A wide range of hidden sites spawn across EVE, just waiting for a lucky traveller to scan them out. Tucked away in the depths of space, you'll find hidden asteroid belts, hacking database, archeological relics, salvaging fields and unstable wormholes. Those looking for riches will be pleased to find cosmic anomalies full of NPCs to kill and dungeon-like military complexes with a chance to drop rare and expensive loot.
In this guide, I look at the different types of site you can find via exploration, what loot you can expect to find in each of them and what kind of challenge you'll face.
Types of site: "Unknown"
Much to the dismay of complex-hunters, the "unknown" signature type is shared between deadspace complexes, cosmic anomalies and wormholes. If you find an unknown type cosmic signature, you'll have to keep scanning to see whether it's a deadspace complex or a wormhole. Cosmic anomalies, on the other hand, will always obtain a 100% positive lock when using probes or even the built-in ship scanner.
Anomalies are small sites with a concentration of NPCs to kill. Most have multiple waves that spawn in a single area, and many have the added chance of spawning a rare faction ship. Cosmic anomalies provide a steady stream of ISK but you won't make any big finds in most of them. Rarely, completing a cosmic anomaly will award you with an escalation in your mission journal. This sends you to a nearby solar system to complete a second stage of the encounter with greater rewards. If you're lucky enough to get several escalations in a row, the end reward can be worth a ton of ISK.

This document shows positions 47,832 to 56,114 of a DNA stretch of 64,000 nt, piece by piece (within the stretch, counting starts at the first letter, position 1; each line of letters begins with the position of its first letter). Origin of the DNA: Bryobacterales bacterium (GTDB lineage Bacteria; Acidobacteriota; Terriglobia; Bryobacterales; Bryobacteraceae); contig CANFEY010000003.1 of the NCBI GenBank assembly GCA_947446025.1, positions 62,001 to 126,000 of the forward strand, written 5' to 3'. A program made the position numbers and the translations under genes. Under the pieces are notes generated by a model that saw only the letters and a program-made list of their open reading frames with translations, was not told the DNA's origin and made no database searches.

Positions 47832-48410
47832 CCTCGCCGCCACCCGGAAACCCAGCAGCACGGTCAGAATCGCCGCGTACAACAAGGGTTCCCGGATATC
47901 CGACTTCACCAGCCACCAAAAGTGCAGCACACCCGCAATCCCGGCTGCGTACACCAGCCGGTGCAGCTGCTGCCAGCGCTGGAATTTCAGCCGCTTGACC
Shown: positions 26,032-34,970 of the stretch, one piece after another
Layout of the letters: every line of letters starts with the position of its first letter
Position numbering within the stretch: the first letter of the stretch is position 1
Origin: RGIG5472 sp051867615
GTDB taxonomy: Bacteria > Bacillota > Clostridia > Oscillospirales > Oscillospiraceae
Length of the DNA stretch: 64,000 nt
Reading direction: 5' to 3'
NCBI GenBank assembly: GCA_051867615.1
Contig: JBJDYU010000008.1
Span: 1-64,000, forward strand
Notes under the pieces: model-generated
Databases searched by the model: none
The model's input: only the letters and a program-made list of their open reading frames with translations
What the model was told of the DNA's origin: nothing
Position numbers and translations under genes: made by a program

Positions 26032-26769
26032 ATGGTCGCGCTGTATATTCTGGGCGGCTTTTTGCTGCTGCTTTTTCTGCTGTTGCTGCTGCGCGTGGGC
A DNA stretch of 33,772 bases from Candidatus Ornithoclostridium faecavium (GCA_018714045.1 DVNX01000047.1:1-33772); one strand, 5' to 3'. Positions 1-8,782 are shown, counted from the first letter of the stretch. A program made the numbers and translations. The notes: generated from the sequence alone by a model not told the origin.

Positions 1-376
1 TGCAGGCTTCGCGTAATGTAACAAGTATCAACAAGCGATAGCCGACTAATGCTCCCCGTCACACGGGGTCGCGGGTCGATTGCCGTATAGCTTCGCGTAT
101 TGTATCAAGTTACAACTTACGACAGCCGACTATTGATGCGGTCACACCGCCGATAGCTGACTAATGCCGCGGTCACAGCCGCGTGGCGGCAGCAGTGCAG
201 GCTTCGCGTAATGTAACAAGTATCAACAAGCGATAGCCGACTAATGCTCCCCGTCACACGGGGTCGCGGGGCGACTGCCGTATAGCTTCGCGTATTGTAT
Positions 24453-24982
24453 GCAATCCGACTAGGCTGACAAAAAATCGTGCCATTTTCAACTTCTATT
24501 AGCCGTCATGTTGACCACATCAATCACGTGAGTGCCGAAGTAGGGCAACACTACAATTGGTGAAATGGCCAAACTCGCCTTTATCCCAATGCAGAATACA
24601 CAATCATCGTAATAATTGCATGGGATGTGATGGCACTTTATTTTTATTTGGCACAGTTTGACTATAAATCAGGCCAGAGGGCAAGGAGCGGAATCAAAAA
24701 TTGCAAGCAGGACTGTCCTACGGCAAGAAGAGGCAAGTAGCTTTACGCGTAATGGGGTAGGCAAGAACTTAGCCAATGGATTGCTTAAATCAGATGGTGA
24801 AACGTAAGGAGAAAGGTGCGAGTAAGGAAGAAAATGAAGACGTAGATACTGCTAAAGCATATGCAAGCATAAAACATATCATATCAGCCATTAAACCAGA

Types of site: Deadspace complex
Unknown type cosmic signatures that aren't wormholes will always be military complexes. These are multi-room combat sites similar to high-level combat missions. Unlike missions, however, many contain bosses that can drop expensive deadspace modules as loot. While warping to a site, you might get a pop-up message stating its DED rating out of ten. Sites with a DED rating will almost always have one or more bosses that can drop deadspace modules. The DED rating also serves as an indicator of how difficult the site will be and the maximum sizes of ship that can enter. The highest rated DED complex you can find In high security space is 4/10, which has a chance to drop rare cruiser-sized corpum modules.